Solar photovoltaic will represent the fastest growing source of electricity generation in the United States for the next 20 years, according to government data.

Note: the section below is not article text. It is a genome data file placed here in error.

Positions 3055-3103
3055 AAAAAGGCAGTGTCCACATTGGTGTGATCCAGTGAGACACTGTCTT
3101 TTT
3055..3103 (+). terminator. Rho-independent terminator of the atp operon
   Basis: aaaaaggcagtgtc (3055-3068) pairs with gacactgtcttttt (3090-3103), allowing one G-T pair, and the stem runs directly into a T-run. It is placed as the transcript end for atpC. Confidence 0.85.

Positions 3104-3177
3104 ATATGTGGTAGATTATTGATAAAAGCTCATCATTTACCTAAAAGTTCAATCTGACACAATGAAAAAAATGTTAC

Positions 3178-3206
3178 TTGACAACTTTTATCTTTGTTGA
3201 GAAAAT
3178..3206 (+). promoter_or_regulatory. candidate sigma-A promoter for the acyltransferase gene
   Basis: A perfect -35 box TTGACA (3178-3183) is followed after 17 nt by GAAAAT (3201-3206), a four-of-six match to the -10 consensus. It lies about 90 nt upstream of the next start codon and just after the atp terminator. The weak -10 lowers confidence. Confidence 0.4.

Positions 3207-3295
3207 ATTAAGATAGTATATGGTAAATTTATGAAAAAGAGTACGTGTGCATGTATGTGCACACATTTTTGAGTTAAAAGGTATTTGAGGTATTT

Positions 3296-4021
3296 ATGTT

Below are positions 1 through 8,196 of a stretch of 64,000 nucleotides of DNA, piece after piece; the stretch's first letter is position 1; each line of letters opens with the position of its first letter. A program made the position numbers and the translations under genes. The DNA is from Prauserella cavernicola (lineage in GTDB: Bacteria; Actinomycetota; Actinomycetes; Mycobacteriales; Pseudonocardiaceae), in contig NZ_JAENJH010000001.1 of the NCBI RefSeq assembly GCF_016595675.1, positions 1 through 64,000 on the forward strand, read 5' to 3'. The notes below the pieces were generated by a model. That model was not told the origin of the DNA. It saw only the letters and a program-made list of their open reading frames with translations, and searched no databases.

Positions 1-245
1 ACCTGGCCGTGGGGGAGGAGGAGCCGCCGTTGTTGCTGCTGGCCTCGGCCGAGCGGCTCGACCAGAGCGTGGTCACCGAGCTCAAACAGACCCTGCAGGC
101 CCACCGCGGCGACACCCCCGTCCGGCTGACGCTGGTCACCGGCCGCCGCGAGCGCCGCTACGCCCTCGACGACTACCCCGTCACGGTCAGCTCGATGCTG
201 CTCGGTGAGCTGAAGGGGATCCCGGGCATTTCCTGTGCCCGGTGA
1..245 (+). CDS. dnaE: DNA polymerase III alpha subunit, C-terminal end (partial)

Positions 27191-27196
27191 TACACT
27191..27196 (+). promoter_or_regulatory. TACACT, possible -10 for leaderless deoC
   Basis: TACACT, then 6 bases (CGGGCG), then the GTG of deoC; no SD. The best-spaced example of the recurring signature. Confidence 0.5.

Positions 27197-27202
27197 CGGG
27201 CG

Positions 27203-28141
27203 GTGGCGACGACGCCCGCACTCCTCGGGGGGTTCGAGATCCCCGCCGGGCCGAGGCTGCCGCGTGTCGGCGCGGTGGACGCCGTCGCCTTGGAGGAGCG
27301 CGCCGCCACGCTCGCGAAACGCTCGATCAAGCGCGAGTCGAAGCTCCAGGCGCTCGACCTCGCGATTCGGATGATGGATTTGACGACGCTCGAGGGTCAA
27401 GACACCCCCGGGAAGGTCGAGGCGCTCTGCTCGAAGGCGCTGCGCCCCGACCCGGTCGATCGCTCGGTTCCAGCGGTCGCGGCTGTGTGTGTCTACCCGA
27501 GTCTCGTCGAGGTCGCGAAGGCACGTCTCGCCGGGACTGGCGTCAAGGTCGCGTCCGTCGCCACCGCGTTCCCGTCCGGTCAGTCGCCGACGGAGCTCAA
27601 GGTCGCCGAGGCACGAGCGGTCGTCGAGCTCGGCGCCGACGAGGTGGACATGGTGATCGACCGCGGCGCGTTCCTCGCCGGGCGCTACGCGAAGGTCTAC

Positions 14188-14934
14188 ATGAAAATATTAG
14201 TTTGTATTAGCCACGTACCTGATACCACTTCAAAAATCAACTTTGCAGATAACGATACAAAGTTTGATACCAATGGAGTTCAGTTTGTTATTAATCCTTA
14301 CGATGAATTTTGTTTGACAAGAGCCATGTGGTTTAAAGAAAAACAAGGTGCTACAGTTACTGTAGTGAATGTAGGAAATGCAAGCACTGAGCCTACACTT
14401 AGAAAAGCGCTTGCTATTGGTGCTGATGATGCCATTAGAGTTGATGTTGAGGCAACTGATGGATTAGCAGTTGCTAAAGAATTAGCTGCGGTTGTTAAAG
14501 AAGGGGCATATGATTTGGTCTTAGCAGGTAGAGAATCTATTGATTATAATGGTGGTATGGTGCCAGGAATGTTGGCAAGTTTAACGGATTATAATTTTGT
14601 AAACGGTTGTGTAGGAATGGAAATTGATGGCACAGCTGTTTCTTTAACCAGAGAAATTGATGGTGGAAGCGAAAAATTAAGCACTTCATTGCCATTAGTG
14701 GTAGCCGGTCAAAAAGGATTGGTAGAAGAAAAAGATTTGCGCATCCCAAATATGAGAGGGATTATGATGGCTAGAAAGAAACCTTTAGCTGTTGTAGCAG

WASHINGTON, DC – The use of solar PV to generate power will grow by more than 19 percent per year until 2020, according to the Annual Energy Outlook 2001 published late last month by the Energy Information Administration in Washington. The document contains energy projections to the year 2020. Conventional hydroelectric dams provide the largest source of renewable energy in the United States, with 78 gigawatts of capacity in 1999. These facilities will remain static for the next 20 years, with power output actually decreasing slightly during the period, from 3,160 trillion Btu (t-Btu) to 3,062 in 2020, says EIA. Geothermal is the next largest contributor, with 2.8 GW of capacity in 1999, which is forecast to expand to 4.4 GW by 2020, an annual increase of 2.1 percent. Generation output will increase 3.7 percent a year, from 362 to 773 t-Btu over the period. Municipal solid waste had 2.6 GW of capacity in 1999 with generation of 246 t-Btu, and will expand at 2.9 percent a year to 4.7 GW of capacity and 463 t-Btu output in 20 years. Biomass was 1.5 GW of capacity and 84 t-Btu output in 1999, and will grow at 2.2 percent a year to reach 2.4 GW capacity and 197 t-Btu output by 2020. Wind energy facilities had 2.6 GW of capacity in 1999 and output of 45 t-Btu, and is expected to grow at an annual increase of 3.9 percent, reaching 5.8 GW capacity and 134 t-Btu generation by 2020. Grid-connected solar thermal was 0.3 GW capacity and 9 t-Btu output in 1999, and will grow at only 1.7 percent a year to reach 0.5 GW capacity by 2020, with 14 t-Btu output. Grid-connected solar PV was one of the smallest contributors to U.S. electricity load in 1999, with only 0.01 GW of capacity and output of 0.3 t-Btu, but the EIA tables show that it will expand by 19.4 percent until 2020, to reach 0.5 GW capacity and 13 t-Btu generating output.